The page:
Ohio community blocks permits for Asian market after resident complains about 'undesirables'
Woman shopping for groceries (Shutterstock)

A proposed grocery store run by an Asian-American man may have been denied permits in part because Fairfield, Ohio area residents feared "undesirables," according to a new report in the Cincinnati Enquirer.

Nepal-born Narayan Dhungel, who owns grocery stores in Chicago, tried to open a small store in the northern suburb of Cincinnati but was denied the right by the Fairfield city council, who voted unanimously against Dhungel, per the report.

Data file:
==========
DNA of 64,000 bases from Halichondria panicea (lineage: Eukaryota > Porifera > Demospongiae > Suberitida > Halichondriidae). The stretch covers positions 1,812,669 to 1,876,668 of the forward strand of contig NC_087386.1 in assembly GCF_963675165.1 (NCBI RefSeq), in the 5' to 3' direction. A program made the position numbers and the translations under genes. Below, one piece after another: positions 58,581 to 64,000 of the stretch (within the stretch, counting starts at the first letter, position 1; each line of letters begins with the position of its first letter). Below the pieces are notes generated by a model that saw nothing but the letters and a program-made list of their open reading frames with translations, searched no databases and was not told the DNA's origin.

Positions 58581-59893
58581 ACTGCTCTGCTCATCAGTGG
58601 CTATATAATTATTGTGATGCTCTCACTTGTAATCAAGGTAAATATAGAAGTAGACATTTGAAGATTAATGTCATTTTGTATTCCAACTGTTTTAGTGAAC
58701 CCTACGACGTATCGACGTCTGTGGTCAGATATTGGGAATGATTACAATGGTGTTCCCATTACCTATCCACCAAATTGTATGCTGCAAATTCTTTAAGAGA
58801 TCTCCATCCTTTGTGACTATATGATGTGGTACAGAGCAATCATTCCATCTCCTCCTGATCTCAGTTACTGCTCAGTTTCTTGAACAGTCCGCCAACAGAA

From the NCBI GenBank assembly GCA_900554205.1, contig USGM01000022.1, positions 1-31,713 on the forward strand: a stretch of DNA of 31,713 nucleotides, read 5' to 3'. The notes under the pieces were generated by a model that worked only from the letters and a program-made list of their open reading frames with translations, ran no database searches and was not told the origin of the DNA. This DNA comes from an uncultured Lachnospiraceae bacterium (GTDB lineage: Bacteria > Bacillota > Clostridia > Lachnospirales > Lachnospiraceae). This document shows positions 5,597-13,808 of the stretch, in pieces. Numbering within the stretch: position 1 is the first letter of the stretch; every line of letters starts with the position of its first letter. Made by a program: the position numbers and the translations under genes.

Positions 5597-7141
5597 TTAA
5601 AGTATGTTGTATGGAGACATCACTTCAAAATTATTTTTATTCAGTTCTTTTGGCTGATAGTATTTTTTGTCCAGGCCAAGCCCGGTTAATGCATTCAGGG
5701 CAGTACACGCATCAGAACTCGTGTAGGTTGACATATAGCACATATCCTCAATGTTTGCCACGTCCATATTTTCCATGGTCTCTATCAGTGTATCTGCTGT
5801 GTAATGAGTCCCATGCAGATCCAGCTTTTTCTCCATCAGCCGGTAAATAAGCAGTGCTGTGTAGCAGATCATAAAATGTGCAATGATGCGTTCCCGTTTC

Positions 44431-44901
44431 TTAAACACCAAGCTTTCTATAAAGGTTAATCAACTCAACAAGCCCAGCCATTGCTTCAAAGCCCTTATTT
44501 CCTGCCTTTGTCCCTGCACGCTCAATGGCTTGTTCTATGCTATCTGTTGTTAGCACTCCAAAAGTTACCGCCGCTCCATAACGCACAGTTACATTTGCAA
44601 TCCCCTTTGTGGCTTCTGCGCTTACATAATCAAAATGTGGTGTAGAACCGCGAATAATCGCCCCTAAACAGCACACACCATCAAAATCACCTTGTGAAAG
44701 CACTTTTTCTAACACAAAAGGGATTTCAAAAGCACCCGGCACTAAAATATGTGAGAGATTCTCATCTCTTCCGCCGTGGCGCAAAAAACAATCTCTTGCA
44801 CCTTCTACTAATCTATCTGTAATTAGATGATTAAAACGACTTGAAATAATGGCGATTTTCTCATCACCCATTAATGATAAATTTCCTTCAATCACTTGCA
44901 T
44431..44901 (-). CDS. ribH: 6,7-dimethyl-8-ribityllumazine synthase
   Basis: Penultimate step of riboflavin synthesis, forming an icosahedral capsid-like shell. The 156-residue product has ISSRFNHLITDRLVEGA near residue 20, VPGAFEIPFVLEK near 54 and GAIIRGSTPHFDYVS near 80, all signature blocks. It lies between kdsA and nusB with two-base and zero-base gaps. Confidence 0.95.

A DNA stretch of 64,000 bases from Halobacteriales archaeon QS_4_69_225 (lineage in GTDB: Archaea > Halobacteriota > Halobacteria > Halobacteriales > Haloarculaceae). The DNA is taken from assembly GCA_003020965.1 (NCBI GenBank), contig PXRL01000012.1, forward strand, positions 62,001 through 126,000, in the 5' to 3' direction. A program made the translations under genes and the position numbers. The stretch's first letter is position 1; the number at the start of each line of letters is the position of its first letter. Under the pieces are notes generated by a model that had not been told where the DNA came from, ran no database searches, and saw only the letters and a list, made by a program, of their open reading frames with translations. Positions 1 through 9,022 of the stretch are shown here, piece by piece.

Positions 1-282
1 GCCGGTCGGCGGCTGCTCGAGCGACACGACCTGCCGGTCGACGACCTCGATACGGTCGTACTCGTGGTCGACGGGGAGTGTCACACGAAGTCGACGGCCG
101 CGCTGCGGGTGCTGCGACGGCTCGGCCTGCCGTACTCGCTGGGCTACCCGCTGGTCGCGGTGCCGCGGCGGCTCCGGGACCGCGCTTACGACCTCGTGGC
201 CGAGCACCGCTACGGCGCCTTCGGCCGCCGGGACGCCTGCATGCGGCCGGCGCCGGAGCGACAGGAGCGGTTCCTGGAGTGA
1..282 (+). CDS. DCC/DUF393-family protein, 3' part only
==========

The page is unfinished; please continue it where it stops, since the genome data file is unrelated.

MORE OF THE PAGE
"We are not doing vandalism," Dhungel told the newspaper from inside his empty building, which he'd hoped would soon be a bodega-style shop. "I know how to handle my community people...they can trust me...some of the people respect me because I respect them always."

The Enquirer goes on to note that some worry racially motivated fears are the real reason behind the city council denying Dhungel, not any zoning issues.

"Some fear racism motivated the opposition to his proposed Asian grocery store," the newspaper wrote Feb 22. "One woman told the city's Planning Commission the store would attract 'undesirables.'"

Read the full report here.